#30: The end does (not) justify the means

A well-known and truthful saying is that ‘power corrupts’. Even though the public prosecution fights this phenomenon, the same can happen to a public prosecutor. The public prosecution service has a lot of power against civilians. As soon as a suspicion of a criminal act arises, the law provides a wide range of possibilities to investigate. Everyone would agree that misuse of these powers is unacceptable. This unfortunately does not mean that the prosecution service always uses these powers with prudence. A recent case in the Netherlands sows that the prosecution services went far beyond what is acceptable in order to ‘help’ the tax department to receive information. The Court of Appeal declared the prosecution service inadmissible because of this misuse of powers.

READ MORE

#28: Big brothers have responsibilities

The digitalization of our life leads to an enormous amount of data: e-mails, documents and exchange of information like SMS and WhatsApp. Digital data leaves its footprint. This footprint can be of great interest to, for instance, investigation or prosecutions services as they might lead to evidence of criminal offences. Consequently, in practice, large amounts of data are seized under criminal law. And the question is whether it is possible to communicate anonymously in a digital way. It seems Big Brother is always watching you. But Big Brothers have responsibilities. Dealing with this data in a careful manner is a responsibility of the investigating services in our opinion which comes along with this development. In an increasing amount of criminal investigations the seized data is of such an amount that the criminal defense can no longer see the forest for the trees. In our opinion a lot of progress can be made in data-structuring and transparency of the data investigation in the investigation process.

READ MORE

#26: Exotic settlement agreements

A relatively new phenomenon in fraud cases is the multi-jurisdictional settlement agreement. Various of these agreements – in which a suspect settles prosecution with multiple countries – have been subject of media attention and therefore it is unlikely that they escaped the attention of professionals in this field. Also in the Netherlands the phenomenon of multi-jurisdictional settlement agreement has set foot on the ground. A settlement with a Dutch company and the US authorities resulted in a transaction of USD 795 million of which the Dutch authorities got their fair share (USD 397,5 million). A profitable deal for the Dutch as this deal – according to a letter of the Dutch Minister of Justice to the government  – made it possible for the Dutch authorities to reach their financial goals in the fight against fraud. In principle, these agreements however do not lead to the result that all parties involved are ‘off the hook’. Various entities and private persons are still under criminal investigation by the Dutch authorities. In our opinion it is wise to guarantee their rights of defense in an early stage of the investigation, as every party involved has an interest that possible future issues deriving from such an investigation and settlement agreement land on their feet. Time to take a closer look into this phenomenon.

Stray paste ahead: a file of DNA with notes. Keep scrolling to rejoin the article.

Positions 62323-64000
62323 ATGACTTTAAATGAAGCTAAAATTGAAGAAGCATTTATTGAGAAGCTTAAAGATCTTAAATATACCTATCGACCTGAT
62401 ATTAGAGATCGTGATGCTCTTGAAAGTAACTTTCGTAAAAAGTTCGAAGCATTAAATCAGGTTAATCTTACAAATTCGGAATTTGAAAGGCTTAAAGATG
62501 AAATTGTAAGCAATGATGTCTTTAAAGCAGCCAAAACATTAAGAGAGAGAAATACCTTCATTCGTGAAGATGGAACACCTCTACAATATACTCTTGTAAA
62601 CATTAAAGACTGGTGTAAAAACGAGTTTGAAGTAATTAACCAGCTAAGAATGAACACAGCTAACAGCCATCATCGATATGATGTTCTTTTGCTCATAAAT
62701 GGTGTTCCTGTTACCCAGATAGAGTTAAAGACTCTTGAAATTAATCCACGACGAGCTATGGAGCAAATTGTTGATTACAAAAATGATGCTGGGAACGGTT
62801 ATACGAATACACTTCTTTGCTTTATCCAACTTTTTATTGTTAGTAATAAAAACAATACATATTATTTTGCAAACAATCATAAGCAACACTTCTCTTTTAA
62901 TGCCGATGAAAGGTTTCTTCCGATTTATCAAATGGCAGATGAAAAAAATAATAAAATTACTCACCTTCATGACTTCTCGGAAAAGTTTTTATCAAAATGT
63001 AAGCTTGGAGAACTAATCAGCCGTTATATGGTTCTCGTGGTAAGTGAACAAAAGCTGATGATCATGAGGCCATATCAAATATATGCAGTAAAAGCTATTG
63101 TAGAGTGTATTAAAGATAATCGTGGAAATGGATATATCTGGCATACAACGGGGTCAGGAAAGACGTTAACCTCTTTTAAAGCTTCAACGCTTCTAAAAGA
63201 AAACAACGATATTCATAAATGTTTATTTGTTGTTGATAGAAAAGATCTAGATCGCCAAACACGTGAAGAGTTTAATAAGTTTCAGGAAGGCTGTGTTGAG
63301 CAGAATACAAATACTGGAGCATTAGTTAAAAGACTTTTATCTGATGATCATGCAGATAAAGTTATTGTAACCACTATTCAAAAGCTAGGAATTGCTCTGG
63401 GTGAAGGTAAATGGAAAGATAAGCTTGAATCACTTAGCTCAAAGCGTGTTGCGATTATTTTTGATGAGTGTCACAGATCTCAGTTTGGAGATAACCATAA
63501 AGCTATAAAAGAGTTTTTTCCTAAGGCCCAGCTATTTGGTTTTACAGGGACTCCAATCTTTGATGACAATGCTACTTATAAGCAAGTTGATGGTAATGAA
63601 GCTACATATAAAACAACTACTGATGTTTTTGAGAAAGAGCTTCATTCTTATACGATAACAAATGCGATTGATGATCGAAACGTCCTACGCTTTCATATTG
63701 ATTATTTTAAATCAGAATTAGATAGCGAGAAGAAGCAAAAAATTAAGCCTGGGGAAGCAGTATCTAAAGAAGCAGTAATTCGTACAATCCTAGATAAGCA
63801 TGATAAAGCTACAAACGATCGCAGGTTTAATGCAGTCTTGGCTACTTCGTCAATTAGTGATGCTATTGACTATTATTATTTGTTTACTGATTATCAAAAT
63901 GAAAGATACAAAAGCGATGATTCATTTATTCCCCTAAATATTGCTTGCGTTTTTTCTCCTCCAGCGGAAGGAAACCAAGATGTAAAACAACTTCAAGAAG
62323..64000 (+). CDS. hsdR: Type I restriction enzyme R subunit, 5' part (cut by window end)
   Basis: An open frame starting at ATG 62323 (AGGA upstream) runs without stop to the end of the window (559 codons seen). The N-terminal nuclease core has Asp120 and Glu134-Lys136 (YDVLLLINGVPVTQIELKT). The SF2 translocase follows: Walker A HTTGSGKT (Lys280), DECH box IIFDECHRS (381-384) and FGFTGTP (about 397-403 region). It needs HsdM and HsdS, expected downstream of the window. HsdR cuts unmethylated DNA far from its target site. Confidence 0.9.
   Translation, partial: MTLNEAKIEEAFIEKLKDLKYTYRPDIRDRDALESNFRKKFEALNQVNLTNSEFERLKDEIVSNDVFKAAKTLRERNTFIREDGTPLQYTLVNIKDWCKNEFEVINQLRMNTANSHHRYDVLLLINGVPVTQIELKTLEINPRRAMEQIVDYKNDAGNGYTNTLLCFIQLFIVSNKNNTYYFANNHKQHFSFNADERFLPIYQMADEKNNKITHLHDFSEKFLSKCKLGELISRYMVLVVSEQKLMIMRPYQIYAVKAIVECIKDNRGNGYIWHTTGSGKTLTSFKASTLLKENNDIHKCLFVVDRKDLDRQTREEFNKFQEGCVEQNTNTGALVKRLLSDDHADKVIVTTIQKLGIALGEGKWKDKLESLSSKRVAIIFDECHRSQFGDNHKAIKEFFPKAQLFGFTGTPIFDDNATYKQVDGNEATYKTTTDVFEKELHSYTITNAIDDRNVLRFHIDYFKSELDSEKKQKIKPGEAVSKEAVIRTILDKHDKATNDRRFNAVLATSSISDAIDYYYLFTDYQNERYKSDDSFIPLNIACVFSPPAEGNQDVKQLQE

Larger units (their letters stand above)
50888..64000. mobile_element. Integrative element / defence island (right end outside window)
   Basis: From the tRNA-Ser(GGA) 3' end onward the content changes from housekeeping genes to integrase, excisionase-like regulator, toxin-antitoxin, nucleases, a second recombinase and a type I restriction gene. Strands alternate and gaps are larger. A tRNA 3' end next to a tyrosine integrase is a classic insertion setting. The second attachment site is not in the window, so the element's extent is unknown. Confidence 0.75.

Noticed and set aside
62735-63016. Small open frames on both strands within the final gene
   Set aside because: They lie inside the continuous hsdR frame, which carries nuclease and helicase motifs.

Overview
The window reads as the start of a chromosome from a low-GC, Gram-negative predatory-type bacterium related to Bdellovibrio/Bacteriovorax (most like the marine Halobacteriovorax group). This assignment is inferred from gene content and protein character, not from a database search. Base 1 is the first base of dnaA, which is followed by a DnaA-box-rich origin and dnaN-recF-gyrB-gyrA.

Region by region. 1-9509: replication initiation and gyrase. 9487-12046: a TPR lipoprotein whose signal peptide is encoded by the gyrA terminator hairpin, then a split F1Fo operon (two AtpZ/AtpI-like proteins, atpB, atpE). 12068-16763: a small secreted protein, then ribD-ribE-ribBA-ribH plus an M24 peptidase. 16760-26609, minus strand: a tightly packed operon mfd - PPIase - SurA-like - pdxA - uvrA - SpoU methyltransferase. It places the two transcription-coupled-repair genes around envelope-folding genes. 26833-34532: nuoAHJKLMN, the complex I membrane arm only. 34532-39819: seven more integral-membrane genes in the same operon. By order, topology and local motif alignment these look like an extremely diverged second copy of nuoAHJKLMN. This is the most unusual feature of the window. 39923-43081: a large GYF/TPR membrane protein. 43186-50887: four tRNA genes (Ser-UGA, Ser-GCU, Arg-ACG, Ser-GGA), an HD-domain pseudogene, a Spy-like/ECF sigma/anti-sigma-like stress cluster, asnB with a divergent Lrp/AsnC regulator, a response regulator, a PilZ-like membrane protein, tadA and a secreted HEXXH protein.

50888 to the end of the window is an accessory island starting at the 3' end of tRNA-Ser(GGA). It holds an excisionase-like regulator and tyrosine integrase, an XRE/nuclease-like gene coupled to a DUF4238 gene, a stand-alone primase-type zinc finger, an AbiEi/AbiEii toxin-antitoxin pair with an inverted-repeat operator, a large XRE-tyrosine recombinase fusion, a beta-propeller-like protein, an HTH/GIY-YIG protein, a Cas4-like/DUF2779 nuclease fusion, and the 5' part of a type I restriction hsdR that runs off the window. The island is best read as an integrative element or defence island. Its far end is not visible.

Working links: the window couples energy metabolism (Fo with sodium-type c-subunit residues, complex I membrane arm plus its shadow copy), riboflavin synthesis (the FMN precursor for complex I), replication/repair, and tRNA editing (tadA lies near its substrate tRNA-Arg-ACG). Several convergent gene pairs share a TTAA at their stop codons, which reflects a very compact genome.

READ MORE

#24: See you in 2018

Only two days left until 2017 comes to an end.

What a year it has been. It has been a year of interesting, frustrating and wonderful developments in our legal field. It is also safe to say that 2017 has been an exciting year for us. Our firm Hertoghs advocaten has started a new office in Amsterdam. And we are able to say we made an amazing start.

The year 2017 was a good year in which the various legal development highs and lows have passed in review. One thing is certain; these developments provide opportunities which we can and should share and use. We hope to have given you inspiration to do so.

For now; happy holidays and see you in 2018!

#14: International servers and data collection

We can hardly live anymore without foreign storage- and communication services like Gmail, Box, OneDrive or Apple Icloud. These services use mostly cloud applications and in most cases the cloud is owned by a third party. These applications can be accessed all over the world through different devices. It is therefore possible and likely that part of the data is stored in another country than the country where the owner of the data lives. In the Netherlands it is questionable whether the public prosecutor can order or seize data which is accessible in the Netherlands but is stored abroad.READ MORE

#12: Happy New Year!

Only two days left until 2016 will come to an end.

It is safe to say that 2016 has been a rollercoaster for the international community with amongst other things Brexit and Trump. Time will tell whether this will affect the developments in the cross boarder investigations and jurisprudence.

The year 2016 was a good year in which the various legal development highs and lows have passed in review. One thing is certain; these developments provide opportunities which we can and should use. We hope to have given you inspiration to do so.

For now; happy holidays and see you in 2017!

#09: Money laundering struggles

If the public prosecutor does not know for what crime he has to prosecute, he can always rely on money laundering. At least, this seems to be the latest strategy. The offence money laundering is often used by the authorities as a ‘safety net’ to come to an easy conviction. In the Netherlands the legal framework for money laundering is broad. Although the Supreme Court has set some boundaries the Public authorities wish to have a catch-all clause. However, judges keep on setting boundaries. We will give a brief overview of the (money) laundering jurisprudence in The Netherlands and the recent developments.READ MORE